Report criticizes Galveston Sheriff's decision not to evacuate county jail during Ike
One year ago as HurricaneIke approached Galveston, city and county authorities orderedmandatory evacuations, and warned that anyone remaining on the islandfaced "certain death."
Facing South reported in September 2008 onthe decision by the Galveston sheriff not to evacuateover 1,000 inmates and staff of the Galveston County jail beforeHurricane Ike. On the anniversary of Ike, the Texas Civil Rights Project released a report containing stories and first-hand accounts from the people wholived through Ike and its aftermath at the jail.
As we reported, the Galveston CountyJail is a one-story structure, and at the time of the storm'sapproach the National Weather Service was warning that buildings wereat risk of storm surges and that those in one-story buildings faced"certain death" if they did not evacuate.By sheer luck, the storm surge turned out to be less than expected --about 15 feet.
According to the Texas Civil RightsProject, the decisions by Galveston officials caused immense humansuffering in the jail, and as Facing South covered, the decision was also a direct violation of the United Nations human rights standardsregarding those affected by natural disasters [pdf], which has stronglanguage about protecting the rights of those who are incarcerated.The inhumane treatment of inmates in New Orleans following HurricaneKatrina brought national attention to the human rights abuses ofprisoners during a national emergency.
The Texas Civil Rights Projectelaborates on the conditions faced by those remaining in the jail:
Despite a mandatory evacuation orderfor Galveston County, and despite the evacuation of all state prisonfacilities in the path of Ike, now-former Sheriff Gean Leonard failedto evacuate over one thousand men and women in custody at the jail."The animal shelter down the street was evacuated, but they didn'tevacuate people at the jail," said Leonard Rodriguez, who wasincarcerated at the jail during the hurricane. "They knew it wasgoing to be bad. The guards told us they were talking about writingour social security numbers and birth dates on our arms in permanentmarker so that our bodies could be identified if the jail flooded andwe drowned," Rodriguez said.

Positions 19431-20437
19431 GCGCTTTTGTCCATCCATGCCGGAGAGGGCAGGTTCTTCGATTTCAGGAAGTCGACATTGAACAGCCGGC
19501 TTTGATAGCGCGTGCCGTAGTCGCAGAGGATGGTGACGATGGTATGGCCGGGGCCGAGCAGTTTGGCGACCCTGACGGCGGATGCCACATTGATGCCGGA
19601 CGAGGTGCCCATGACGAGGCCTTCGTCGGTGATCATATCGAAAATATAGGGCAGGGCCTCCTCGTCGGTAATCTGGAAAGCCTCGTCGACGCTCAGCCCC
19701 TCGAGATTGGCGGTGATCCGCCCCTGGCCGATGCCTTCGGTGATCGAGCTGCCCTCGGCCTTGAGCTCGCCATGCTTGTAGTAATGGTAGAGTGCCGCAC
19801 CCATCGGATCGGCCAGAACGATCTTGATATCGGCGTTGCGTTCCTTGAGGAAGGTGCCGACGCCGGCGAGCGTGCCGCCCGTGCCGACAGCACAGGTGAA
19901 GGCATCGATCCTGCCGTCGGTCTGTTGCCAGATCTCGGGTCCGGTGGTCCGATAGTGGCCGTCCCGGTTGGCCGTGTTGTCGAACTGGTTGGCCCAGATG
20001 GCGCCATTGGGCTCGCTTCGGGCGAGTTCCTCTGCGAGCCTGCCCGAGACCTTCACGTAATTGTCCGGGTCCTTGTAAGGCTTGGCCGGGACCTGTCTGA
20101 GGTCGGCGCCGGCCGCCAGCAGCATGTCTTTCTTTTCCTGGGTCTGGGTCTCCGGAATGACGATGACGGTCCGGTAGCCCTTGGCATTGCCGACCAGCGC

"The Sheriff's decision not toevacuate the jail was made without any regard for the conditions thatthe inmates would be forced to endure after the storm hit," LaurenIzzo, TCRP prisoner's rights attorney said. These people for weeksfaced filthy, flooded, unsanitary conditions, lack of water,inadequate food, an inability to communicate with loved ones, and alack of adequate medical treatment.
The stories told by the men and womenwho were at the jail reveal a shocking disregard for their basichuman rights. "There was no water, and the toilets were overflowingonto the floors. We were given buckets to use as toilets and we onlyhad one five gallon container of drinking water to share between 48people," said Ray Lazare, who was at the jail during the hurricane."I saw one guy in my unit get dizzy and slip on the wet floor. Hehit his head hard on a bed frame and lost consciousness. It took along time for the guards to revive him, and all they did was give hima Band-Aid for the gash on his head and a peanut butter sandwich,"said Michael Shane Smith, also at the jail during the storm.
Denise Forteson was three and a halfmonths pregnant when she was at the jail during the storm. Due to thelack of water, Forteson became severely dehydrated and when shedeveloped a urinary tract infection, she couldn't take antibioticsbecause they dehydrated her further. "I really thought that I wasgoing to die," said Forteson. "We all kept thinking about whathappened to the prisoners in Orleans Parish Prison during HurricaneKatrina."
"The county declared a mandatoryevacuation, but didn't even evacuate the one group of peopleactually in county custody," said Izzo. "Now that hurricaneseason is once again upon us, it is imperative to ensure that thissort of human rights violation does not happen again."